JW: "We are in the process of moving from a closed to open beta. That means we're busy polishing our messaging, updating our web site, and refining our customer on-boarding process. We have 10 paying customers right now, so we're generating revenue, and we have lot of conversations going on with potential customers here in Waterloo, in Toronto, Halifax, Vancouver, and we just brought on our first American customer in Boston. Locally, we're working with Social Venture Partners, Kitchener and Waterloo Community Foundation, the Hyperdrive program, the Wilfrid Laurier LaunchPad Program, and the VeloCity Venture Fund.

We have gathered more than 100 active prospects who have viewed a demo of, and are interested in coming on board. And beyond that I have a ridiculous number of leads and lists of people to contact. So even in these early days things are looking really positive. We're now looking at adding some commission-based sales people, so we can accelerate our growth, which is really exciting."

WATCH: What's life like as an entrepreneur?

JW: "It's a roller coaster. You have great days where you are on top of the world, and then there are days where you are simply overwhelmed by the work that lies ahead. Probably one of the biggest challenges is keeping on top of everything that must be done. That's a real challenge when you have a small team. Communication is also really important. And at the early stage you are really, really broke. We're putting all our money into development. It's a real balancing act. But it's fun."

WATCH: You've experienced Waterloo's start-up community on multiple fronts. What have you learned from your experiences?

JW: "It's really an interesting fabric being weaved in this community. There's the University of Waterloo with VeloCity, which is helping nurture early ideas coming out of research and out of students' minds. Similarly, the Laurier LaunchPad program for WLU students. Then you have Communitech's Hyperdrive program, which offers young companies a really intense three-month program offering connections to capital and mentorship. And as you mature a bit more, you have the Accelerator Centre and Program, where companies can more fully commercialize their technologies and gain traction in the market before heading out on their own. We're resource rich here in Waterloo. I can't recall a time that I have asked for help or advice and someone has said no. And because of that, I am quick to help in return. This "work together" attitude is really important because it's really us against the world. I think we're rapidly becoming recognized as one of the best places to do a start-up in the world."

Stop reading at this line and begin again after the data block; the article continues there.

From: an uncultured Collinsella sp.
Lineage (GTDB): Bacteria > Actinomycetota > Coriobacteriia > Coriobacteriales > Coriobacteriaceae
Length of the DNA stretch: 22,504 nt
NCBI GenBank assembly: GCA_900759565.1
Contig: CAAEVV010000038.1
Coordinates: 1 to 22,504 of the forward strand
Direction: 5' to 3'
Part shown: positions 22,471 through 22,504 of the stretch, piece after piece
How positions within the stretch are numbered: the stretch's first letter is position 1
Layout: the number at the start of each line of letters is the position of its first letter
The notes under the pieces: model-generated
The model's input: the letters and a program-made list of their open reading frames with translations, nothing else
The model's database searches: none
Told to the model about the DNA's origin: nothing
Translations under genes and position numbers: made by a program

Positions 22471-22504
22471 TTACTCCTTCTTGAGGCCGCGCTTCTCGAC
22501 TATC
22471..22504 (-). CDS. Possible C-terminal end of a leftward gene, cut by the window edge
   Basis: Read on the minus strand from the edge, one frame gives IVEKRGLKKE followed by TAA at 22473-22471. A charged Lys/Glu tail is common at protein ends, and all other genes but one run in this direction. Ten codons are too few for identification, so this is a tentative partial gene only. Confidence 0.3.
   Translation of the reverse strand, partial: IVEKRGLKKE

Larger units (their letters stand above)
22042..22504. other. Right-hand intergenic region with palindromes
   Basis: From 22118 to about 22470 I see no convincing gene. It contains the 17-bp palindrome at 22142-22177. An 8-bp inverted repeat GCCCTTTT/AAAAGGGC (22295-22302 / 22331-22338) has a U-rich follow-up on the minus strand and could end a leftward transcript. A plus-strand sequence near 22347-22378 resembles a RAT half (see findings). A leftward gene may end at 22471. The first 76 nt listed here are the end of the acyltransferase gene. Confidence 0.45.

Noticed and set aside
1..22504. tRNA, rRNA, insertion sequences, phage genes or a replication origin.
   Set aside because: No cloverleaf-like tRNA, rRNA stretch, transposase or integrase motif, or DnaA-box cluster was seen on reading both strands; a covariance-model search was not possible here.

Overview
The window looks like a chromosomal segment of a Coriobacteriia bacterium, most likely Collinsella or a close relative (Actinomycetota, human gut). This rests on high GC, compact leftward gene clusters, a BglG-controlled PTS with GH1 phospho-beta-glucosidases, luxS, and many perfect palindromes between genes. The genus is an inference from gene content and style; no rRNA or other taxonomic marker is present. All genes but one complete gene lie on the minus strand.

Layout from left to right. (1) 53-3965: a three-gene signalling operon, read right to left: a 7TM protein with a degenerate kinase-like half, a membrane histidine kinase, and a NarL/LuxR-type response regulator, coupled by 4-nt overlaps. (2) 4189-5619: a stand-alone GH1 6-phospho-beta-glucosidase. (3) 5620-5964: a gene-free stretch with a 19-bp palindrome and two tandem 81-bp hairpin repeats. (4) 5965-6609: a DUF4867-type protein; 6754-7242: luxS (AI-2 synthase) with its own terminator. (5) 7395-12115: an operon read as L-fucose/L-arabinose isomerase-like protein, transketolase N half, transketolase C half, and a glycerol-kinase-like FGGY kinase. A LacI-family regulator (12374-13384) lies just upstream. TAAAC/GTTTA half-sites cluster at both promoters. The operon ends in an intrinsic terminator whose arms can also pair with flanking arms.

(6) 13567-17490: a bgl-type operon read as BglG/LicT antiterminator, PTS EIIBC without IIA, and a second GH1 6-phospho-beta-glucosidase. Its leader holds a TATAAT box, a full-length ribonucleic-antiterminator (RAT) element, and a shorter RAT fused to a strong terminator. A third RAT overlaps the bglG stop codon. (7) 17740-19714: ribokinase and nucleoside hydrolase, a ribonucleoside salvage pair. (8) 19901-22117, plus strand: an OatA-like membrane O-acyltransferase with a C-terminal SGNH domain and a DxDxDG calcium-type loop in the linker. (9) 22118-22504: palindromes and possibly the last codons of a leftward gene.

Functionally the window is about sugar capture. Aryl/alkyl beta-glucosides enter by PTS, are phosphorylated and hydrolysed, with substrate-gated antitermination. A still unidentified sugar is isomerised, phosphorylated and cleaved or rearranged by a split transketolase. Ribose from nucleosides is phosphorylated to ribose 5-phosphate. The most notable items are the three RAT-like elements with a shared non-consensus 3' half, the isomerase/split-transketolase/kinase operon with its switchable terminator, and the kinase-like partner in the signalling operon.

WATCH: Who inspires you?

JW: "It's a hard question because there are so many people doing great things. I really respect Warren Buffett. Not just because he's wealthy, but because of the way he's made his money investing in long-term value.

Locally, I really look up to people like Tim Jackson, Dave Caputo, and Carol Leaman. They are all successful entrepreneurs in their own right, and have done so much - more than many of us realize - to build our community. I also greatly admire His Excellency the Right Honourable David Johnston, who is now Governor General, who led UW for many years, and Professor Paul Guild, Marmot Labs' Lead Advisor and Howard Armitage, Founding Director of the Conrad Centre for Business, Entrepreneurship and Technology (CBET). It is amazing to look at what they have achieved, and the respect they have earned. I've also had so many good mentors and professors, I've been so lucky. People like Prof. Paul Doherty and the EiRs at Communitech, that are really out there to help get things figured out.

Every person I've named - they are all very humble people, and yet have accomplished so much. There's so many people to admire, I can't possibly list them all, but it's not hard to find inspiration in this town."

WATCH: How can people learn more about

JW: "We are always interested in speaking with potential customers and other people who see as useful within their organization. Networking is one of my favourite things to do so I encourage people to reach out and set up a conversation. They can email me directly at There's not much on our web site right now, but that will be changing soon. People can also follow us on Twitter at"